It is far easier to conform to the world than to Christ. We must yield to God to renew our minds, living in the spirit rather than in the flesh.
God's invitation really complicates matters in terms of fitting in to society. Being holy means being set apart — being different.
Coming out of this world consists of avoiding the religious, political and philosophical systems that God promises to destroy when Jesus Christ returns.
Our intimate fellowship should not be with the world, but be concentrated upon God and those who have made the Covenant, loving them as we would ourselves.
The letter to the church in Sardis reads like an obituary, warning us who are alive but lacking zeal to repent and become serious about our calling.
John Ritenbaugh insists that a Christian's perspective or point of reference should always be from God's point of view, as determined by the pages of the Bible. Our human heart, looking and evaluating on the outward appearance, perpetually drawn to the wor. . .
John Ritenbaugh, focusing upon the redemptive process, indicates that redemption obligates us to glorify God in our bodies and our spirit. Spiritually, we are literally owned by Christ and are duty bound to do what He asks. Hair length and clothing are out. . .
John Ritenbaugh cautions that placing our hope in the wrong thing can jeopardize our relationship with God. We must remember that God alone is the source from whom all blessings flow, and that we need to reciprocate those gifts back to God,fearing and stan. . .
John Ritenbaugh warns that human nature is hostile to change, even when it is confirmed to be in the wrong. In the matter of godly standards for dress (as in any other aspect of God's teaching), we must adopt the humble, childlike, sincere, unassuming, unp. . .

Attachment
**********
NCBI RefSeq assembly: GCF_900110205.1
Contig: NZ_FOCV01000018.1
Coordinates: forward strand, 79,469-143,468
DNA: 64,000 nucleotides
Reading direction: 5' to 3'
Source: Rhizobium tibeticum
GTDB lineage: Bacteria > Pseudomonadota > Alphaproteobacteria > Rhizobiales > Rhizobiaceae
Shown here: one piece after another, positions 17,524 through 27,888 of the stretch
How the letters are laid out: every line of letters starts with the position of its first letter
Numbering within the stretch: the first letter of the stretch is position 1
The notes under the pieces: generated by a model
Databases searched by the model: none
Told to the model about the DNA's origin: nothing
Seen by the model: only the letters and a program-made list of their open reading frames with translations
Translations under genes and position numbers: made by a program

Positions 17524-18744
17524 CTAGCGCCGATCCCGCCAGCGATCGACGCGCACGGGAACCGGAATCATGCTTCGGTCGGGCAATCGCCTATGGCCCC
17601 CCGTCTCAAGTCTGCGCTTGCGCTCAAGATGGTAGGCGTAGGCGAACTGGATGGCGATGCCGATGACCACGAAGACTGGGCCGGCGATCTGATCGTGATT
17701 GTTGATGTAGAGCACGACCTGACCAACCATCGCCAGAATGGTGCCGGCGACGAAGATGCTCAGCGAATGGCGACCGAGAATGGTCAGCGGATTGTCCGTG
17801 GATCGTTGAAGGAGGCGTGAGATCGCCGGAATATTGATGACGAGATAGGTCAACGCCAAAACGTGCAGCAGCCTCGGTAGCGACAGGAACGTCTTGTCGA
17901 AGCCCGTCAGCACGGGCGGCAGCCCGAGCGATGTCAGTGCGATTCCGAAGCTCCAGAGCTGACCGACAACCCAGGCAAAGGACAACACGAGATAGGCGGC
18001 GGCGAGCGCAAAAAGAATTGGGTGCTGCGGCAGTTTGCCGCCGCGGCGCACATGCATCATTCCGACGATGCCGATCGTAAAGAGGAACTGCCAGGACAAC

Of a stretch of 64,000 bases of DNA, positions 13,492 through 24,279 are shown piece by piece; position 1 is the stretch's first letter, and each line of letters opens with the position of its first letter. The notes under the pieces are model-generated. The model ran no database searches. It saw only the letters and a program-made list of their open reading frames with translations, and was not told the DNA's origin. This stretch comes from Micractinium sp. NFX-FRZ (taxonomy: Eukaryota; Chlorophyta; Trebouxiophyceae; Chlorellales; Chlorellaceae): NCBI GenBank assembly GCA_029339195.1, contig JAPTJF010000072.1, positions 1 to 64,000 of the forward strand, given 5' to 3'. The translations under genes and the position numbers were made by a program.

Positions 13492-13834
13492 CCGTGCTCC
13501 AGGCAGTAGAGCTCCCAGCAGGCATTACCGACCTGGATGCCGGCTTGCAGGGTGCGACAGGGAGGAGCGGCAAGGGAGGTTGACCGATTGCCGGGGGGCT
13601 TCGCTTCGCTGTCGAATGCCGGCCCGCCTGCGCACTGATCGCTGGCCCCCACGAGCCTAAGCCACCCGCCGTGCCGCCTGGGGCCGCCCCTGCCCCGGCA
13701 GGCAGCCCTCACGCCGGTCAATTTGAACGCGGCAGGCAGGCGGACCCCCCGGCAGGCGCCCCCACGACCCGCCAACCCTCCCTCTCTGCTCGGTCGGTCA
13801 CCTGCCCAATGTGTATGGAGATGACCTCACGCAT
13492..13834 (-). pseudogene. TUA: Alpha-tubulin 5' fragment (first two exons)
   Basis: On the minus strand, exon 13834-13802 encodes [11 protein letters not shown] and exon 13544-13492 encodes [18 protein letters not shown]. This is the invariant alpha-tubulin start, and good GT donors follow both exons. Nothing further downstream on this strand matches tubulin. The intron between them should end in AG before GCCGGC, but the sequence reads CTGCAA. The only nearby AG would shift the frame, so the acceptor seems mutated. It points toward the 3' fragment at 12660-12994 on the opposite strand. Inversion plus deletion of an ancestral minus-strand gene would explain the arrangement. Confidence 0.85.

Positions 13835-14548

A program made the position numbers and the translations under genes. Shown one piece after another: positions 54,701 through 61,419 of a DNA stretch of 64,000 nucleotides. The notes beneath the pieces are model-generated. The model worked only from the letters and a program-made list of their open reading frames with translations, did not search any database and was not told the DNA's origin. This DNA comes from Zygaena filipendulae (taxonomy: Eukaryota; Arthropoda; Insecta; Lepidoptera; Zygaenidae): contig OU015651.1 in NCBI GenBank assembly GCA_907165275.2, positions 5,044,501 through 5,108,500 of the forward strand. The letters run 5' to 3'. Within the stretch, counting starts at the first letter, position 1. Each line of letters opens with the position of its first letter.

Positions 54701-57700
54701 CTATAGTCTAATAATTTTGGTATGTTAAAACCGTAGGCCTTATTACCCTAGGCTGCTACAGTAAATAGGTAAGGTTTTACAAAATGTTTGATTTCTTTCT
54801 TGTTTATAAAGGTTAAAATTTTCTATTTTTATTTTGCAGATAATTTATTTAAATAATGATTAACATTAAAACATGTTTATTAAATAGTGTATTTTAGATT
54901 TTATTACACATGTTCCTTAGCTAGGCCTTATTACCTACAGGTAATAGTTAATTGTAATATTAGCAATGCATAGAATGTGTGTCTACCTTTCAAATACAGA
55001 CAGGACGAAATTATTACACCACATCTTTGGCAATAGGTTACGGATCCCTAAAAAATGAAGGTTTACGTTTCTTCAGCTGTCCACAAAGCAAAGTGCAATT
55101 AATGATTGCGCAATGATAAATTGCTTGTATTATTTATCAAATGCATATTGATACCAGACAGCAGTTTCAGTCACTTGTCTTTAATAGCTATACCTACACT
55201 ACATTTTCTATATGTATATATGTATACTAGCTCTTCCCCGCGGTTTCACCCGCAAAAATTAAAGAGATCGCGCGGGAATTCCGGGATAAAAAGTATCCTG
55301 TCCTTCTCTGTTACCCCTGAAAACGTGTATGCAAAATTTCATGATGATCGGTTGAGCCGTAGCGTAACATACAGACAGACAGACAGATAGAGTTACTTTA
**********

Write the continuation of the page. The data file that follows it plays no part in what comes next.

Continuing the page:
Anxiety and fretting (symptoms of coveting and idolatry), in addition to cutting life short, erode faith, destroying serenity by borrowing tomorrow's troubles.
John Ritenbaugh suggests that we need to look at "political correctness" as God looks at it, the culmination of 200 years of Satanic 'progressive,' humanistic, 'liberal' education. Political correctness has emerged as a deadly, hypnotic Satanic d. . .
All of us—teens and adults—have felt the stress of peer-pressure in one form or another. Though the Bible does not use the term, it teaches us not to conform to our peers but to be transformed into the image of Jesus Christ.
The Christian life is a constant battle against our own human natures, this evil world, and spiritual foes who do not want to see us inherit the Kingdom.
We must assiduously avoid following the negative examples of our forbears, adding that the promises and blessings were conditional. We, as God's called out ones, have been enlisted into spiritual warfare on three fronts: the heart, the world, and Satan the. . .
The Sermon on the Mount is as vitally important today as when Christ preached it. It contains the way we are to live as God's representatives on this earth.
Unless we are employed in a maritime occupation or have a particular interest in sailboats, we probably do not know a great deal about sailing. Using Paul's analogy in Ephesians 4:14, Gary Montgomery teaches a handy nautical maneuver, discussing how the st. . .
In evaluating the dubious fruits of a false minister, we must realize that belief and conduct are inextricably linked and the linkage must be with God's Word.
Even though a Christian's potential is so wonderful, it is still necessary for God to motivate His children to reach it. This begins with the fear of God.
As we look at the insanity around us, we need to remember that our citizenship is in heaven. We cannot allow pride to draw us into the controversy before us.
Richard Ritenbaugh, reflecting on the many cultural pressures to conform, insists that Pentecost forces us to stand out from the rest of the crowd, separated as firstfruits for the purpose of sanctification and holiness. The two wave loaves, baked with lea. . .
Our children internalize our values; we teach largely by example. If we do not take seriously the responsibility for rearing our children, somebody else will.
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